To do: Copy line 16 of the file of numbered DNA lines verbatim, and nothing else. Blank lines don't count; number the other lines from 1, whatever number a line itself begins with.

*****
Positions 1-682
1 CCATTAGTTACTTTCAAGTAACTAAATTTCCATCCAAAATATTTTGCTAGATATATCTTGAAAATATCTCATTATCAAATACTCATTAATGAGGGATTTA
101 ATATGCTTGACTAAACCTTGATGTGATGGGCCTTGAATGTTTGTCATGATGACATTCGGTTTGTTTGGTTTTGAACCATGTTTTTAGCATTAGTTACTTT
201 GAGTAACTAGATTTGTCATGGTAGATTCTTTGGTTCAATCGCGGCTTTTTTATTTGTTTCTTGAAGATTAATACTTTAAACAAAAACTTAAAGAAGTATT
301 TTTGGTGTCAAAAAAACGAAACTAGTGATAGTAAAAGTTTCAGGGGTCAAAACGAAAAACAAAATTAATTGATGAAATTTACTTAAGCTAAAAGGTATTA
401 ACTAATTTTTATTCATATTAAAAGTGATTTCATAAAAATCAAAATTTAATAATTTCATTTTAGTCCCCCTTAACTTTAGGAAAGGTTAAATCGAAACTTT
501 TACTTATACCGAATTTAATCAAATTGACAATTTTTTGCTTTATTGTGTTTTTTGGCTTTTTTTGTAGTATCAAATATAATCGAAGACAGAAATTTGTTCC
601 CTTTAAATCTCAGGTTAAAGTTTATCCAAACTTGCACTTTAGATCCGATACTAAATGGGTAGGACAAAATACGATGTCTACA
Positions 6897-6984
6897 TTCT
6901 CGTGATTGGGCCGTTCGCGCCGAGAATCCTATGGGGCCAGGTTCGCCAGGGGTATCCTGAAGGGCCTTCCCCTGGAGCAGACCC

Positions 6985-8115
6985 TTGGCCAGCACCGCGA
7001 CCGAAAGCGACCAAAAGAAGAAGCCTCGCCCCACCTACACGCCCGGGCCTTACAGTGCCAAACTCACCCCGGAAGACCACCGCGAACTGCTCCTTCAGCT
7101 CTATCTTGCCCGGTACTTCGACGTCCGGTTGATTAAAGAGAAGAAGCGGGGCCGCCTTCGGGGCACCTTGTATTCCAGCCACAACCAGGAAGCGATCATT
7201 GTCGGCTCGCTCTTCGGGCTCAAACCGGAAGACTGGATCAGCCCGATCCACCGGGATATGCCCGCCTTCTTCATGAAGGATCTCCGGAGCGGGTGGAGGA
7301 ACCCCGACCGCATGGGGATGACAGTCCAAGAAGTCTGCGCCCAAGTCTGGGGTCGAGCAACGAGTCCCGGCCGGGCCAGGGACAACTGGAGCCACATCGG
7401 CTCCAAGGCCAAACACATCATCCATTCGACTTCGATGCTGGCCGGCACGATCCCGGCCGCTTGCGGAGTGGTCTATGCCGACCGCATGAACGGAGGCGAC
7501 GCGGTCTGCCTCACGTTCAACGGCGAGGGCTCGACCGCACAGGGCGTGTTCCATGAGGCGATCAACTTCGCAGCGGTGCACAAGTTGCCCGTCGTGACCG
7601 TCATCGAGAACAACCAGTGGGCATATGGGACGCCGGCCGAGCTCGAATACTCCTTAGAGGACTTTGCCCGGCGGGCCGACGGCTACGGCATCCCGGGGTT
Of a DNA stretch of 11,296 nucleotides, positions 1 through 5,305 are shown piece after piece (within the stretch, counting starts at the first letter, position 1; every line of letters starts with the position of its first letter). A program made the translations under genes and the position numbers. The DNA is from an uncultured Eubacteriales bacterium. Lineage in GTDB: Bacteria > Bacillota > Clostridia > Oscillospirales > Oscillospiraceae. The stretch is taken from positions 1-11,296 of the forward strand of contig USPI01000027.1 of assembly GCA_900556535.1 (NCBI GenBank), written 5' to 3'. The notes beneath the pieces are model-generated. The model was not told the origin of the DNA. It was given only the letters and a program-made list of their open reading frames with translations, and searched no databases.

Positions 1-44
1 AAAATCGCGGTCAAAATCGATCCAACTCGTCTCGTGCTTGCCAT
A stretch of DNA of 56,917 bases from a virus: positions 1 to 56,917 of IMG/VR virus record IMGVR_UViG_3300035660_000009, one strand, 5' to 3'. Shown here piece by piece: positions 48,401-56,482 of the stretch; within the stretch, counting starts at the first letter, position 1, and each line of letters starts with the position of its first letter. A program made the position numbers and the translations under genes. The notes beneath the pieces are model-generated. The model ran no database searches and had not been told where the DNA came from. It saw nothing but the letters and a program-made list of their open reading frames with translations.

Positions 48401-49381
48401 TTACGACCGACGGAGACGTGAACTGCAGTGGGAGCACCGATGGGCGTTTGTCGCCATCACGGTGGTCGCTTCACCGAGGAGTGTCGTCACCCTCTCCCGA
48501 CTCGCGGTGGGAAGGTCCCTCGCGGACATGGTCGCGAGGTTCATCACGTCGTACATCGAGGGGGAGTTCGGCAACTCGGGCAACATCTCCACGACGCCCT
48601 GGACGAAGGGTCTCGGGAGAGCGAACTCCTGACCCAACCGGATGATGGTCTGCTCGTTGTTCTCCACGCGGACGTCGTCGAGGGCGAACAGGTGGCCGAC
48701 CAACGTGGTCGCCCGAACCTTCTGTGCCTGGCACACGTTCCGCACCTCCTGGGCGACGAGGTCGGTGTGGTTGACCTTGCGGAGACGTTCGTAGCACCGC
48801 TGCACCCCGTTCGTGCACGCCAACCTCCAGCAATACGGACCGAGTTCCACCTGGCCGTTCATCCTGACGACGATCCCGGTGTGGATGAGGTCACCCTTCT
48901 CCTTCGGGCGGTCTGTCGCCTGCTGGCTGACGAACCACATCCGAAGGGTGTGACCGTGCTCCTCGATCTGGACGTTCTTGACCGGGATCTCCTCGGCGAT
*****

7201 GTCGGCTCGCTCTTCGGGCTCAAACCGGAAGACTGGATCAGCCCGATCCACCGGGATATGCCCGCCTTCTTCATGAAGGATCTCCGGAGCGGGTGGAGGA